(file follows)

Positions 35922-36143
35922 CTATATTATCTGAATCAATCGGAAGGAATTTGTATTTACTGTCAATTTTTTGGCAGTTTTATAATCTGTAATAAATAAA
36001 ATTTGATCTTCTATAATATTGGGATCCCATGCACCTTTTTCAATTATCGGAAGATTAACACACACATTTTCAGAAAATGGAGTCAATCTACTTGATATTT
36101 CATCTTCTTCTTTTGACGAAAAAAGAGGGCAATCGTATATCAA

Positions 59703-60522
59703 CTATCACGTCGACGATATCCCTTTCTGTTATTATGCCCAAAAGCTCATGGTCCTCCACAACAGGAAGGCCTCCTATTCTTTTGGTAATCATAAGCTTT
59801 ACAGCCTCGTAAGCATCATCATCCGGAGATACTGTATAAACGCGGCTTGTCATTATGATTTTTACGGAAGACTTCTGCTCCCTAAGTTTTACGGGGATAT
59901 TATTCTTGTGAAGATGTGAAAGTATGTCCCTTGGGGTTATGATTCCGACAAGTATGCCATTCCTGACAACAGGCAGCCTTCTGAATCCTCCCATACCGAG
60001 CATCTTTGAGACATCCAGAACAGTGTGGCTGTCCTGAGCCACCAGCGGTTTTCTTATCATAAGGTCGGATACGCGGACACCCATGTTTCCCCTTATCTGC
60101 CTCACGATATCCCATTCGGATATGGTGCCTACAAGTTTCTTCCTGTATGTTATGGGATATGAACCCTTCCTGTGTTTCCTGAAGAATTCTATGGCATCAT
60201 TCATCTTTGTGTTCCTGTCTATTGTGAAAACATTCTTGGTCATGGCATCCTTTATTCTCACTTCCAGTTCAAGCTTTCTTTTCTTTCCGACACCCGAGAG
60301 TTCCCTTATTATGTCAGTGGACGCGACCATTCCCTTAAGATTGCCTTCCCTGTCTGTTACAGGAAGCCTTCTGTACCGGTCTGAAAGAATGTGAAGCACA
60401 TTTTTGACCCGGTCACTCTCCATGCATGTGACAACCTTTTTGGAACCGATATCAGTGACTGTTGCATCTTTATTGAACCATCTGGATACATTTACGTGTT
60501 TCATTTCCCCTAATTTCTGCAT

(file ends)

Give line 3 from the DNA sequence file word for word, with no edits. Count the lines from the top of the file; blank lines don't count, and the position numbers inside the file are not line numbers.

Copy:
36001 ATTTGATCTTCTATAATATTGGGATCCCATGCACCTTTTTCAATTATCGGAAGATTAACACACACATTTTCAGAAAATGGAGTCAATCTACTTGATATTT